Coconut Palms in southern california

I live in southern Los Angeles county and am considering planting a stand of coconut palms. I've been told that it will be a waste of time because of the climate. I've been informed that the coconut palm is a hardiness zone 11 and my home is in the 11 zone. However that farthest north on record for this palm is in Newport Beach to the south and it is a single palm that is not thriving.
What is it that makes southern California a tough area for these palms? What part of the palm is destroyed in a cold winter? The roots? The trunk? The crown?
Also, does anyone have any tips that I could try in the winter that might help keep them alive? I've read the book "Palms won't grow here and other myths," but it doesn't discuss the coconut palm. Are there certain varieties that are more cold hardy?
Thanks for any help.
Ashton
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Be glad you saved a lot of money and worry. My son had them in his Australian suburban garden; they are a real menace when the heavy nuts fall, damaging cars, roofs and serious injury to people; so everyone with coconut palms had to employ a man to come round and remove the nuts.
Janet
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wrote:
I know there is a palm tree that yields a small coconut-like fruit that grows in southern California. The minature coconuts are about one inch diameter. They taste very good. Sorry that I connot remember the name of the tree. I know the location of two of the trees in Santa Barbara, one in Lotusland and another at Alice Keck Park.
Dick

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Several years ago I lived on a street in L.A. that was lined with date palms.
Even though the dates were tiny compared to coconuts, when they fell they could do a lot of damage to any cars that were passing by or just parked below. It also hurt like hell if you got hit by one that fell from the tree or got catapulted by a lawn mower.
Palm trees might look nice at first, but after living with them for a while, you discover what a real nuisance they can be.
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I live in San Diego.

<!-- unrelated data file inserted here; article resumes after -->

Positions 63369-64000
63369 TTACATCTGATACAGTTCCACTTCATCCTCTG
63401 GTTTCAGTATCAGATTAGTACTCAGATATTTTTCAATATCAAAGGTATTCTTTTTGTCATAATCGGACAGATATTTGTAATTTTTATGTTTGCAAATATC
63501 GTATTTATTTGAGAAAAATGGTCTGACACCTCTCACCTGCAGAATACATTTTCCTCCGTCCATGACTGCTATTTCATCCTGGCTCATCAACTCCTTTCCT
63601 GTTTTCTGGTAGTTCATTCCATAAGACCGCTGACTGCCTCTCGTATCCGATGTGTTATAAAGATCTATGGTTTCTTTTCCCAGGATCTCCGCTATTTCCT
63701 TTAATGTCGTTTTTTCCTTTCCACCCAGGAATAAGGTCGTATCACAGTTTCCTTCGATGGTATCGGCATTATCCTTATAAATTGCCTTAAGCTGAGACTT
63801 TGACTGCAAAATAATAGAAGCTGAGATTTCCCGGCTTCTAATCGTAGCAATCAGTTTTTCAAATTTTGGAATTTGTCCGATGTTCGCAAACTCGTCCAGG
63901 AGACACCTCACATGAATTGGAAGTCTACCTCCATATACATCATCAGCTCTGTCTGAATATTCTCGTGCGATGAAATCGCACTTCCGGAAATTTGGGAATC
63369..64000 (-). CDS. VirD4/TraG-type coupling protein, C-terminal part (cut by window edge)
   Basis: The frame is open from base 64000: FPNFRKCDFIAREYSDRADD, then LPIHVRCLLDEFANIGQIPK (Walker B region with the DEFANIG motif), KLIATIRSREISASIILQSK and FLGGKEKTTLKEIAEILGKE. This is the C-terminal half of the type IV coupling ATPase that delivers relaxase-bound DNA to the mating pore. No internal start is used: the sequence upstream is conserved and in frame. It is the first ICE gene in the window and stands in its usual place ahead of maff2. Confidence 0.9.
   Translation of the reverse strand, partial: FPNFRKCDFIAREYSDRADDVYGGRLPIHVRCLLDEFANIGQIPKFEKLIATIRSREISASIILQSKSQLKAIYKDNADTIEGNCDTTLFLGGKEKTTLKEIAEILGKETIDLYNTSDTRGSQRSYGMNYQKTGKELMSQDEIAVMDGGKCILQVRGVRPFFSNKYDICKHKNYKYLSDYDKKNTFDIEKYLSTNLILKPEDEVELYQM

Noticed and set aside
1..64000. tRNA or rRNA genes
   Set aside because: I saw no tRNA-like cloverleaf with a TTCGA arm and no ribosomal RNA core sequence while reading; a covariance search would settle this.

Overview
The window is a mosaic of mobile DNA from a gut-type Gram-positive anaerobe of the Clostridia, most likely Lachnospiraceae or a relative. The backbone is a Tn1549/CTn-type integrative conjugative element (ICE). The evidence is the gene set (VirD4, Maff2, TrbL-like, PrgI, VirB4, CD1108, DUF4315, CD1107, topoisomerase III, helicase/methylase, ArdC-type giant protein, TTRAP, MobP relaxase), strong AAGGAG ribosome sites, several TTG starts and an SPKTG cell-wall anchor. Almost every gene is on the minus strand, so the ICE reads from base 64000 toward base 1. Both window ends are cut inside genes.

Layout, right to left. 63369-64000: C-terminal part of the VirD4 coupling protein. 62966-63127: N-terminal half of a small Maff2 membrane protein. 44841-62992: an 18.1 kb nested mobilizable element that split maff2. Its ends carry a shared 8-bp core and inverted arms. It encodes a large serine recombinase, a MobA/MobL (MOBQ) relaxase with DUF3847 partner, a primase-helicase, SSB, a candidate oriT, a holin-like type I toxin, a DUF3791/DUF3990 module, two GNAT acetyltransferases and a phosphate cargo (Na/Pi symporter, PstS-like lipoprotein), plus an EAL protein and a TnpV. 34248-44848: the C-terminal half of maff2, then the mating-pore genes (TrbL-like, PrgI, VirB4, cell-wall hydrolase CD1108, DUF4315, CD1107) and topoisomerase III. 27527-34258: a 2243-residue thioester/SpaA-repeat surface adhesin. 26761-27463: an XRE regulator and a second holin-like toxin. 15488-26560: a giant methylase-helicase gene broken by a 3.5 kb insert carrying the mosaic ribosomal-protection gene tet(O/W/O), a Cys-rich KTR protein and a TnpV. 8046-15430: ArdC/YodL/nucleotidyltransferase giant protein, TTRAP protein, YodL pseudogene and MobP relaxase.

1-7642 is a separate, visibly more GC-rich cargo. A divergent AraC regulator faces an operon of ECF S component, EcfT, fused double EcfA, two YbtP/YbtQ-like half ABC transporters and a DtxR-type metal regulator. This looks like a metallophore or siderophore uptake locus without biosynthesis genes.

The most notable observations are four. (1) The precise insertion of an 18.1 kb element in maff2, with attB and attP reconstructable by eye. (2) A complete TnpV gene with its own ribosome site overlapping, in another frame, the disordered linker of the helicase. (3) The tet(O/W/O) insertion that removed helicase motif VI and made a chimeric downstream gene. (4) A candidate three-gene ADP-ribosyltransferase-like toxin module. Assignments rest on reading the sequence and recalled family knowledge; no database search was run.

Coconut palms are rarely grown here. They are overpowering and a liability headache unless you have a 40 acre estate.
We like Queen Palms (Arecastrum romanzoffianum) and have planted about 10 of them over the years. Do not confuse with King Palms or Washington Palms.
They grow only 20-25 feet tall and 10-15 feet wide. Elegant, airy, tropical appearance. No maintenance.
--

Walter
The Happy Iconoclast www.rationality.net
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of
tropical
They are indeed beautiful- but I wouldn't call mine low maintenance! Between the fruit mess and the retained fronds, I'm replacing all mine with Foxtails, Carpentaria, or Veitchia- even Solitaires are preferable.
--
Toni
South Florida USA
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Ashton,
Coconut palms are heat/humidity loving plants. While it is true that you are in Zone 11, as based on the USDA map, which looks at low temperature extremes, coconut palms really prefer the consistently warm, climate of South Florida, the Caribbean and similar climates.
If you plant one, it may not die right away, but rather not thrive and gradually collapse, as the overnight low temperates in Southern California do not rival that of South Florida and similar climates. I remember reading that Coconut Palms begin to stress at temperatures below 50 degrees F. While it is true that such temperatures may occur in South Florida during the winter months, it is almost always short lived-- a matter of hours, and temperatures quickly rebound to the 70's. A "cool" day there is in the 60's in winter.
Other things to consider, are annual rainfall and humidity/dewpoint.
Hope this helps. Email me if you have any questions.
Jim

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